When the Government gets back to work, the Federal Trade Commission will begin a probe into the practices of patent assertion entities – a.k.a., patent trolls. In short, PAEs are in the business of capitalizing on registered intellectual property. Often criticized for not “actually produc[ing] anything themselves,” PAEs don’t have the best reputations. Regardless of how you feel though, many PAEs, like Intellectual Ventures, make a whole lot of money.
How Does The FTC Plan To Go About Investigating Patent Trolls & Legitimate PAEs?
Commission staff will use a formal inquiry process, known as a 6(b) study, which will involve requesting information from 25 as yet unnamed companies. The initial public comment period will take 60 days, followed by a review from the Office of Management and Budget, which may extend for a year before the requests are sent out. When the information is received, months of data analysis may be necessary before any results are announced.
In other words, this could take years.
What Issues Are The FTC Going To Focus On?
According to reports, the FTC is looking for specific answers to PAE practices. What types of patents do these companies hold? When did they acquire them? By what manner do these cases land in court and produce huge settlements?
When the study was announced, FTC chairwoman Edith Ramirez commented that the commission intended to use its full authority to get an accurate picture of PAE activity.
Patent Trolling Has Been On Politicians’ Radars For Awhile
The FTC announced their plans at a time when federal and state law makers are abuzz about patent trolling. Why? A cynic may say it’s a safe issue when it comes to public support. Moreover, it’s easy to make “troll companies” — that usually don’t get hit with a countersuits because as shell companies, they don’t have assets – look bad (and by the rule of foils, the politician look good).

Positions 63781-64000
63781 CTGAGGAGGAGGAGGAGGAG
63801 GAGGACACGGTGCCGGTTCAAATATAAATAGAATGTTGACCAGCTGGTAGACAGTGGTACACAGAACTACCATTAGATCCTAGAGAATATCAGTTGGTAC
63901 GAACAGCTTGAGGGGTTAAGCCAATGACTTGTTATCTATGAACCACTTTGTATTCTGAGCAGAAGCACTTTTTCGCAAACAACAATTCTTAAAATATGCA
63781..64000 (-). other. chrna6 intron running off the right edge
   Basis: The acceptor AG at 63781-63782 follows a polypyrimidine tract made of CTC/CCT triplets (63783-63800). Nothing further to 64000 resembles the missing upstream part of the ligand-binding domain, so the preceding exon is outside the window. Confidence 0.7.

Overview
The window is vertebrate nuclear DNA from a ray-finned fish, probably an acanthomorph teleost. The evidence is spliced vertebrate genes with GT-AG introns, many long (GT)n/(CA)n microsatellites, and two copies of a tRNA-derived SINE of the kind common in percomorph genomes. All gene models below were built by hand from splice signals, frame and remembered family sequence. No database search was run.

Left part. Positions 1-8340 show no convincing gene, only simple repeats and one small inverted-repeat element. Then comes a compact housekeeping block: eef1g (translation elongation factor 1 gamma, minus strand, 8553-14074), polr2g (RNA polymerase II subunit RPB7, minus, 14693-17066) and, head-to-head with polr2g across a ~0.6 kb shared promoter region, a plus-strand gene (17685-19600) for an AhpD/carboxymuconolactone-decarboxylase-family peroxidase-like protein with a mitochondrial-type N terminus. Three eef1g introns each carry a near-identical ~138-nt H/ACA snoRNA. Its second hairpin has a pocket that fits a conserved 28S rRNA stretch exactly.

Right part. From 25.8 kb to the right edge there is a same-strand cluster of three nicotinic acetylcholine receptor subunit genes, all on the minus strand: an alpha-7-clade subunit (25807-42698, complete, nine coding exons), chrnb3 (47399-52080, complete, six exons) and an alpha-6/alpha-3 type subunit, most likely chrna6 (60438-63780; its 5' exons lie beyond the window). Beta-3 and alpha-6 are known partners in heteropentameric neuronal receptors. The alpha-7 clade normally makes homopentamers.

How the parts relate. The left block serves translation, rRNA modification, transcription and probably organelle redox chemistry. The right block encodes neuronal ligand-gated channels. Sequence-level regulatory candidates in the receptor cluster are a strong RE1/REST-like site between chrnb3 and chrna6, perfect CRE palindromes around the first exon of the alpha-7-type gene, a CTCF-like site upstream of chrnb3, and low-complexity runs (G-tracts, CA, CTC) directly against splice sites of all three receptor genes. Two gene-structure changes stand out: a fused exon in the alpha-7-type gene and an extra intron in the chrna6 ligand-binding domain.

As it stands, the FTC probe is a formal inquiry, not an enforcement action. However, the inquiry allows the commission access to documents and business records not readily available to the public. The FTC has also opened a similar study on companies that buy, sell, and tap consumer information in bulk — commonly known as data brokers.
Patent Related Lawsuits Are Costing SMBs Big Bucks
A report released in June 2013, claimed that PAEs were responsible for more than 60 percent of all patent lawsuits in 2012, a significantly higher figure than in previous years. Peter Detkin, co-founder of Intellectual Ventures, however, rejects that figure. Although the 25 PAE companies that will be asked to participate in the investigation is still unknown, it is assumed that Intellectual Ventures will be on the list. And they’re ready. Detkin recently stated that he and co-founder Nathan Myhrvold have no objection to the forthcoming FTC study.